In the past, Lorcasf might have accepted such a plea as genuine and allowed his former ally to walk free. But even if this particular general was not the cause of his woes, he needed a scapegoat, one whose fall would send a powerful enough message to his remaining detractors that it was unwise to stand in his way. And why shouldn’t he remove the last obstacle to the archmage’s affections while he was at it? He had already chosen Abolan’s replacement; he saw no detriment falling on him given the situation.

“We held those same lands with a fraction of the manpower mere weeks ago. You cannot possibly believe stupid beasts to be a bigger threat than a well-trained army. Your stubborn refusal to commit the full force of your men to the cause is more than enough to warrant a trail. But how else can you explain the enemy’s constant ability to break through our lines if you have not share our battle plans with them?”

“I have served this army longer than most of you,” General Abolan replied, lifting his voice to address the crowd. “Including you, General Lorcasf. My dedication has always been to these lands, no matter their leader. I have no desire to see its might broken. I maintain that your priorities and mine are not at odds, though you willfully ignore the threats I try to bring to your attention.”

“Lies, of course,” General Lorcasf nearly purred in response. “Exaggerations to distract me from the victory at hand.” He slid to his feet in one, smooth, fluid motion and glided down the stairs so that he stood before his captive.

The guards laughed cruelly as they cleared his path, jerking the chains to force General Abolan to his knees. Lorcasf towered over his captive for a moment before reaching down to take rough hold of his chin, forcing his head upward and slightly to one side. “Perhaps your execution will serve as a reminder to the legions who leads here. And why it is unwise to cross me.”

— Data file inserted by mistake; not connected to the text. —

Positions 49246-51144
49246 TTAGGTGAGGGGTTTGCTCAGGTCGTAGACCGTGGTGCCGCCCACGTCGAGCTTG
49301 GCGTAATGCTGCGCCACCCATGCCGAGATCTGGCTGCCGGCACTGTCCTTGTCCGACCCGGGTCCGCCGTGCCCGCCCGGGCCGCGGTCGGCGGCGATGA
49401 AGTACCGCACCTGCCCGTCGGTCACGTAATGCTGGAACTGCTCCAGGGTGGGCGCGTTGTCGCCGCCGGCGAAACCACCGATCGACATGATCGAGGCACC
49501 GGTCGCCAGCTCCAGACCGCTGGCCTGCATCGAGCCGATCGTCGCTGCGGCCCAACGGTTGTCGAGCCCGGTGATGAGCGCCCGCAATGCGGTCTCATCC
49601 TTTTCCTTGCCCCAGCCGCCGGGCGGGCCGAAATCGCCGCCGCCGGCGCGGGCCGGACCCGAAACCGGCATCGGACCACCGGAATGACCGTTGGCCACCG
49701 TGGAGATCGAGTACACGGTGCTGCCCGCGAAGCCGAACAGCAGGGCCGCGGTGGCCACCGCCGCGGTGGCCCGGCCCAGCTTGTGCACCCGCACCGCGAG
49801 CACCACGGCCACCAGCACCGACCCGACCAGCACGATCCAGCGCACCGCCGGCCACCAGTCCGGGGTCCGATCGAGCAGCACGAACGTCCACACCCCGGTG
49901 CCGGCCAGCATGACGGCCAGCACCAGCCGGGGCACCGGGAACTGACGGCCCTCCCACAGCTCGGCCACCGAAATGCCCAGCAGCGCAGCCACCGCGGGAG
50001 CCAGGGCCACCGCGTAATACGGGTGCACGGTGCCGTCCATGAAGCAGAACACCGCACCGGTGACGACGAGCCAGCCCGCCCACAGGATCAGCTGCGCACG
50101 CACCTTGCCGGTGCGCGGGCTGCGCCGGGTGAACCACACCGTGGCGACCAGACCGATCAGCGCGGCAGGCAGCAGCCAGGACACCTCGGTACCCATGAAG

“I warn you, General,” Abolan spat, “if you choose to execute loyal men, you will be left with only traitors to stand by your side.”

Was that a hint of desperation in the man’s voice? Lorcasf was going to enjoy this even more than he thought.

But even as he opened his mouth to respond, an uproar erupted from the crowd. It was to be expected; Abolan’s men were as fervently loyal to him as he claimed to be to the archmage. Not that it would save him.

Someone shouldered his way through the crowd. Lorcasf couldn’t see his rank insignia, but it hardly mattered. Even if Abolan’s second tried to fight for him, it would merely result in a double execution. Kill enough of their leaders and the remains of the unit would fall in line.

The bold soldier had dark skin. His hair might have been long, but it was tucked into his high collar – which was odd enough – but what caught General Lorcasf off guard was the intensity of his deep blue eyes. Looking into them was almost like glancing into a mirror.

The soldier continued his forward push until a pair of guards at the front of the crowd crossed their spears in front of his face, warning him backward. He hesitated, perhaps thinking better of his ploy, and locked eyes with Lorcasf instead.

“With all due respect, General Lorcasf, I can prove General Abolan’s innocence.” The soldier must have been high within Abolan’s ranks; he projected his voice naturally, without even trying, allowing his words to reach the farthest corners of the room.

Lorcasf glanced in his captive’s direction, curious to know how he would respond to the soldier’s arrival, and found shock written across the man’s face. His single good eye was wide, and his lips fell partway open. Had he, too, noticed the uncanny resemblance between the two men? A resemblance that grew more distinct as the soldier reached up to unfasten his cloak, allowing his midnight hair to tumble free of its binding.

Swallowing a jolt of surprise, General Lorcasf wheeled to look over his shoulder, eyes locking with the archmage’s even as he allowed Abolan’s chin to slide from his grip. There, too, he found shock and a hint of horror. So no one had known there was someone running around the keep wearing his face?

“What’s the meaning of this?” he snarled, spinning to glare at the interloper.